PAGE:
I felt that it worked very well. I feel like that's what The Unwritten is all about: monumental ideas addressed by minute detail.

Mike: It's a side effect of the weird way the book is created: the fact that the roles of writer and artist are kind of elided. Peter is involved at every stage of the decision making and the plotting and the storytelling. I think that gives us a flexibility that you don't have in the more traditional model.

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Mike: "I think, whether you believe Christ was the son of god or not, you have to accept that something enormous happened in Judea at that time."
Definitely. Let's move ahead to issue eighteen where we see the messiah archetype sort of resurface, and it sends the cabal scrambling.

Mike: Yes.

Does that reflect a belief you may have that Christ's New Testament message is the ultimate anti-propaganda, or perhaps that it's the original Jud Suss, a story taken and twisted into its own antithesis by conservative extremism?

Mike: Wow, that's a good question, and it requires a very extensive answer. I speak as an atheist in all things. I used to be an agnostic, but I've hardened my position as I got older, which is not to say I discount the importance of faith and what can be achieved with faith. I think, as far as The Unwritten is concerned, one of our core themes is the incarnation of an idea, the suggestion that at a certain historical locus, at a certain place and time, an idea can be embodied in a person, in a thing, and that can suddenly become a pivotal point for the direction a society takes. Enormous questions of power and of historical order can hang in the balance at that point; they could suddenly become negotiable. I'm sorry--I expressed that very badly.

(Laughing)

Mike: I think, whether you believe Christ was the son of god or not, you have to accept that something enormous happened in Judea at that time. And whoever that man was, everything he said and everything he did acquired a significance which changed the world. We are, from our uncommitted position, very interested in that process. Does that answer the question, or not really?

Yes! Yes, it does. And an interesting thing that you brought up in that was the power of faith, which can easily be a parallel to the power of the mind. That kind of leads us into the "meta-focus" that you mention in The Unwritten, like a sort of "Force" from Star Wars.

Mike: (Laughing) Yes, it comes down to this question of "what is the world, and where do we live?" There's this very cool and very short poem by Walter De La Mare about Napoleon on the retreat from Moscow and it goes like this:

"What is the world, O soldiers?
 It is I:
I, this incessant snow,
This northern sky;
Soldiers, this solitude
Through which we go
 Is I."

De La Mare is making a point about Napoleon's solecism, his ego. But I think that's true of everybody: we live in a world that we make ourselves; we live in a story, a narrative about the world, that we write for ourselves, and sometimes our stories are able to touch other people's stories and are fed by other people's stories. Reality is a story. Personality is a story. And, therefore, and I don't think this is a metaphor, to control story is to control the world. If you're in a position to influence those core narratives, then in effect you're rewriting the world. You're writing the machine code of reality.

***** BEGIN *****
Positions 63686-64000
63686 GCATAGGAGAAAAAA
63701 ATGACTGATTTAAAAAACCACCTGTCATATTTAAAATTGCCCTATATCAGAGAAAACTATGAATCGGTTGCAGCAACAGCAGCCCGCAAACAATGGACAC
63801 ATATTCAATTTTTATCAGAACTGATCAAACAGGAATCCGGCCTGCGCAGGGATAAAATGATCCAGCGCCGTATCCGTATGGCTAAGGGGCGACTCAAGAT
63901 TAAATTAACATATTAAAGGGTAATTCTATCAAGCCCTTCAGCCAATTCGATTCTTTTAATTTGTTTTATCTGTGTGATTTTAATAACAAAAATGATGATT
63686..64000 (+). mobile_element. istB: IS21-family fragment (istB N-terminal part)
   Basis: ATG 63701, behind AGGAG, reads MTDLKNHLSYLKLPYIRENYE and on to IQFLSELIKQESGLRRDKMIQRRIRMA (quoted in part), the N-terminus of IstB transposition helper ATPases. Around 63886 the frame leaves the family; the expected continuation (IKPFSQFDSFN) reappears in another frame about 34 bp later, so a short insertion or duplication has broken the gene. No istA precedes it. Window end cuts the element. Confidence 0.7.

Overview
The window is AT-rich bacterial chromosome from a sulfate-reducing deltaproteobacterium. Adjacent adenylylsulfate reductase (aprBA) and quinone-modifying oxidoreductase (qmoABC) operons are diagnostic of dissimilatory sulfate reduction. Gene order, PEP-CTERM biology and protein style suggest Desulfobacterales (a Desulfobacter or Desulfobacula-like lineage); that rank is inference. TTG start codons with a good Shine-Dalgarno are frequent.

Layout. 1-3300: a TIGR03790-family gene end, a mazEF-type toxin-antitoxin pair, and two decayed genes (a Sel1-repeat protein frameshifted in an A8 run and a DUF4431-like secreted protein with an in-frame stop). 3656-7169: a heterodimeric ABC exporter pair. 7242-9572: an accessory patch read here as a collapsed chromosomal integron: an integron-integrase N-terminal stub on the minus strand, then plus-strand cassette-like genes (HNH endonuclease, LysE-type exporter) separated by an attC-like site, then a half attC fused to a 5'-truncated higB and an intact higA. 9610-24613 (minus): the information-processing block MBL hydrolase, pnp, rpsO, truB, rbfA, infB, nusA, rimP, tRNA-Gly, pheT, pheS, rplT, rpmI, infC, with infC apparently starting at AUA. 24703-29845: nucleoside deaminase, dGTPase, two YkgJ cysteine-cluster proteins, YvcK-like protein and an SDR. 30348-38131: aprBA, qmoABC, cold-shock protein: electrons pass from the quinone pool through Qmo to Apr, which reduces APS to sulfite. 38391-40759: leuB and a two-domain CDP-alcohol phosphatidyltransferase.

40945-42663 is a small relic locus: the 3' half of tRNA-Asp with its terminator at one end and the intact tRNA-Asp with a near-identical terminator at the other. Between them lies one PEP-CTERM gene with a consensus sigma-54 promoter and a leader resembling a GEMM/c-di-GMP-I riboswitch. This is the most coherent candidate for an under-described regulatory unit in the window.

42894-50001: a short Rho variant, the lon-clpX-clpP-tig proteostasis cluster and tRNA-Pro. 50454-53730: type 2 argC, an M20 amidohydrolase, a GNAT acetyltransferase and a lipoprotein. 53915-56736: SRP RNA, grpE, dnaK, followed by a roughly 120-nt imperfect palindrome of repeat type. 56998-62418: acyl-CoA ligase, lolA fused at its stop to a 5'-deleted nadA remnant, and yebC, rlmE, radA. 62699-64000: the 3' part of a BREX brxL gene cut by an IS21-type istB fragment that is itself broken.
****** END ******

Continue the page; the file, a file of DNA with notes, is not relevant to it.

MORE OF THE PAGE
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Mike: "The whale is bigger than any living thing has a right to be... I think that's part of the power of the archetype."
Jesus, that's an excellent way to put it. And that brings up a lot of things I wanted to say about Age of X, but I'll save those for later.

Mike: (Laughing) Wow, that was a good segue!

I want to talk about Leviathan first, though. Being a fan of Melville's Moby Dick, it was just as interesting to see how you structured the Leviathan story as it was to read the pick your adventure story. How did the idea come about to compartmentalize the story like Melville so often did?

Mike: Into those tiny chapters?

Yes.

Mike: I don't know at what point we decided that. I think that was just something that happened. It's a weird thing about Unwritten. It was true about Lucifer to a certain extent, but it's much more true of The Unwritten that some things just get added to the mix, and we can't remember afterwards who had that idea. Where did that come up? Sometimes we can look back through the email chain and pin it down, and sometimes we can't. But, yeah, we were definitely paying homage to Melville's structure in those chapters and the titles to the chapters.  Like you, I'm a huge fan of Moby Dick. It's a wonderful novel that just sprawls out in all directions and illuminates things a million miles away from where you were expecting it to go. Peter and I had already decided quite early on that one of the stories that we would visit would be Moby Dick, and then we decided: "Yeah, it's probably going to be in the second year of the book. It's probably going to be immediately after Wilson's death." The weirdest kind of development there was to throw Thomas Hobbes into the mix. It was just one of those serendipitous things: we knew where we were going, and this was a perfect little metaphor, a perfect link to the point where we wanted to be. It's Leviathan: let's do a story that more than just Moby Dick; it's all the fictional whales you've ever heard of, plus it's Thomas Hobbes' Leviathan.

It's interesting to look back on the series as a whole and realize that the motif started much earlier with another amazing issue, "How the Whale Became."What do you think the significance of the whale archetype's thread throughout literature is?